FIG. 1 is an illustration of examples of new 4-[(alkyl or dialkylamino)]quinolines that can be prepared according to the method of synthesis of the present invention.
As used herein, the term aliphatic refers to alkyl, aralkyl, alkenyl, alkenylaryl, alkynyl, alkynylaryl, cycloalkyl, nonaromatic cycloalkenyl, and dienyl groups. The term aromatic refers to conjugated cyclic structures with 4n+2 electrons in the pi shell. The term heteroaromatic refers to any aromatic compounds that include a heteroatom in the ring. The term aprotic refers to aliphatic, aromatic, and heteroaromatic groups that do not contain active hydrogens, including alkyl, alkoxy, alkylthio, alkenyl, halogen, and dialkylamino groups. The term quinoline as referred to here includes fused quinolines including acridines.
In one embodiment, the present invention is a convenient two step process for the preparation of 4-[(alkyl and dialkyl)amino]quinolines of the formulas: ##STR3## wherein: R1 is H, 2-chloro, 3-chloro, 4-chloro, 5-chloro, 3-methoxy, 4-methoxy, 5-methoxy, or 4-methylthio (numbering scheme based on parent aniline, wherein NH2 is number 1 in the ring); R2 is an alkylamino or dialkylamino group optionally substituted with aprotic substituents; R3 is an alkenyl, aromatic, or heteroaromatic group optionally substituted with aprotic groups; n is 2 or 3; and X and Y are S, O, HC═CH, N═CH, or CH═N. For example, R2 can be selected from the group consisting of alkylamino, dialkylamino, N, N-dialkylethylenediamino, N-alkylethylenediamino, 4-alkylpiperazino, piperazino, morpholino, thiomorpholino, 1,2,3,4-tetrahydroquinolin-1-yl, indolin-1-yl, 1,2,3,4-tetrahydroisoquinolin-2-yl, and piperidino.
In the first step of the process, illustrated in Schemes I, X, and XII, 2-(trifluoromethyl)aniline or its derivative is condensed with CH3 C(O)R3, wherein R3 is an alkenyl, aromatic, or heteroaromatic group (optionally substituted with aprotic groups), or cyclic ketones 13 or 16, to form intermediate ketimines 12, 14, or 17, respectively. Examples of ketones that can be used in this reaction scheme are described in Tables 1, 12, and 14. Examples of ketimines that can be prepared by this method are listed in Table 2, 12, and 14.
The compound 2-(trifluoromethyl)aniline (also referred to as 2-(trifluoromethyl)benzenamine, as well as 4-chloro-2-(trifluoromethyl)aniline, are commercially available from Aldrich Chemical Company. Methods for the preparation of 3-chloro-2-(trifluoromethyl)aniline, 5-chloro-2-(trifluoromethyl)aniline, and 2-chloro-6-(trifluoromethyl)aniline are known. See Wakselman, et al., European Patent No. 206951; U.S. Pat. No. 4,008,278 to Boudakin et al. 3-Methoxy-2-trifluoromethylaniline and 5-methoxy-2-(trifluoromethyl)aniline can be prepared according to the synthesis described by Wakselman, et al., J. Chem. Soc., Chem. Commun. 1701 (1987). 4-Methoxy-2-(trifluoromethyl)aniline can be prepared as described in DE 2788073 to Wolfrum, et al.. The preparation of 4-methythio-2-trifluoromethylaniline is described in DE 2815340 to Ruffing et al., and DE 2551027 to Fridinger, et al.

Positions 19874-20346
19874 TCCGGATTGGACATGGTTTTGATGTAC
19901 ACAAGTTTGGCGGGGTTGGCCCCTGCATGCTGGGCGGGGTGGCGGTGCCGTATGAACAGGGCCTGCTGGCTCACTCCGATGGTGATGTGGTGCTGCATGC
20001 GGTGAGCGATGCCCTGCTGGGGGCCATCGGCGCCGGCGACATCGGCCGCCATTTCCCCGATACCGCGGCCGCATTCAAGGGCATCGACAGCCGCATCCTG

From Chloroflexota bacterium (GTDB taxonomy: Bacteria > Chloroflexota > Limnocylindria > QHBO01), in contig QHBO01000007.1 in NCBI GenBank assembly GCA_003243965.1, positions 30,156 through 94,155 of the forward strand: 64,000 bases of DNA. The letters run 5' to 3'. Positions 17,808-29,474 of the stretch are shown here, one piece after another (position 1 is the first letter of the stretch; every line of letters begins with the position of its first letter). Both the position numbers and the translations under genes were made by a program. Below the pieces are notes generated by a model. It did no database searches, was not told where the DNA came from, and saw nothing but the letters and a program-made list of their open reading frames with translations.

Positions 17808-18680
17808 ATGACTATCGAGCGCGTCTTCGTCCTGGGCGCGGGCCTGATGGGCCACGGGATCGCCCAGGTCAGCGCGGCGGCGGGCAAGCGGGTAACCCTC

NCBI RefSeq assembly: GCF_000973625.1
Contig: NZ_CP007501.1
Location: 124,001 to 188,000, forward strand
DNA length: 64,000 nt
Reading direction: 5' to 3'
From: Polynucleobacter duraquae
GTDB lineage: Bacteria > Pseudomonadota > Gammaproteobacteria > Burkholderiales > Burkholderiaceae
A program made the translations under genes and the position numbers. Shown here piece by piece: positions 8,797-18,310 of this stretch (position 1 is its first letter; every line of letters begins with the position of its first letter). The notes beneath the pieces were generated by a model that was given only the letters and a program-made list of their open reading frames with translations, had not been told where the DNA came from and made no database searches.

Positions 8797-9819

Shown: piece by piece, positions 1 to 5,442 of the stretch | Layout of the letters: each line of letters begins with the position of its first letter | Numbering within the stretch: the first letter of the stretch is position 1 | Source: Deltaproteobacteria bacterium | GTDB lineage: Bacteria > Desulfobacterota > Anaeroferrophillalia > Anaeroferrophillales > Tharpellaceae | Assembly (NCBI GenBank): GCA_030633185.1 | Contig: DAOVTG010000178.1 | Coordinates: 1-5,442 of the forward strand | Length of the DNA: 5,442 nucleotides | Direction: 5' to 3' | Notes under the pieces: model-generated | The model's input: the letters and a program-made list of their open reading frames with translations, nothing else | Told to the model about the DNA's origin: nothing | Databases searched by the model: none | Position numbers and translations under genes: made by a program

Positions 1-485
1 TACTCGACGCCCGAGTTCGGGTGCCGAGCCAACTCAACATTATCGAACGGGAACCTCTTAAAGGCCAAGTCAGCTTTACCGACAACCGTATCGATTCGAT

Noncyclic ketones 111-11l (See Table 1) are commercially available from Aldrich Chemical Company. The other ketonis listed in Table 1 can be prepared according to the following literature methods: 11m, Ohta, et al., Heterocvcles, 23(7), 1759 (1985); 11n-11s, Sakamoto, et al., Synthesis. 245 (1984); 11t, McNamara, et al., Tetrahedron, 40(22), 4685 (1984); 11u, Leardini, et al., J. Chem. Soc., Chem. Commun. 1390 (1985); 11v, Miura, et a)., J. Chem., Soc. PT1, 1021 (1987).
Cyclic ketones 13 and 16 are also commercially available (6,7-dihydrobenzo[b]thiophen-4(5H)-one, tetralone, and 1-indanone) or can be prepared according to published literature methods. See for example, Coujat, et al., Tetrahedron Letters 2885 (1975) (5,6-dihydrobenzo[b]thiophen-7(4H)-one); Thummel, et al., J. Ore. Chem. 49, 2208 (1984) (6,7-dihydro-8(5H)-quinolinone); Epsztajn, et al., J. Chem. Soc., PT1, 213 (1985) (7,8-dihydro-5(6H)-quinolinone and 7,8-dihydro-5(6H)isoquinolinone); and Walsh, et al., Tetrahedron Letters 27(10), 1127 (1986) (5,6-dihydro-7(4H)-benzo[b]furanone and 6,7-dihydro-4(5H)-benzo[b]furanone).
In the second step, as illustrated in Schemes II through IX, XI, and XIII, the intermediate ketimines 12, 14, and 17, are reacted with a lithium alkylamide or a lithium dialkylamide to form a 2-substituted-4-(alkylamino or dialkylamino)-6-(substituted)-quinoline, a 5,6-dihydrobenzo[c]acridine derivative, or a H-indenoquinoline. Examples of alkylamides and dialkylamides suitable for reaction with the ketimine are set out in Tables 3-10, 13 and 15 (defined in the Tables as R2). In general, any primary or secondary alkylamine that is capable of forming a lithium salt that reacts with the intermediate ketimine is suitable for this process. The alkylamino and dialkylamino groups can be linear, branched, or cyclic and can optionally include heteroatoms (O, N, and S) in the alkyl chain. The alkylamino and dialkylamino groups can also contain aprotic substituents bonded to the alkyl portions of the molecules, including alkenyl and dialkylamino groups. Further, the dialkyl groups can be linked together covalently to form a cyclic structure such as that found in piperidine, morpholine, and thiomorpholine. In addition to being covalently linked, the dialkyl groups can be part of a tetrahydroheteroaromatic system, such as 1,2,3,4-tetrahydroquinoline, and 1,2,3,4-tetrahydroisoquinoline. Alternatively, the cyclic dialkyl structure can have a fused aromatic or heterocyclic ring attached as in indoline.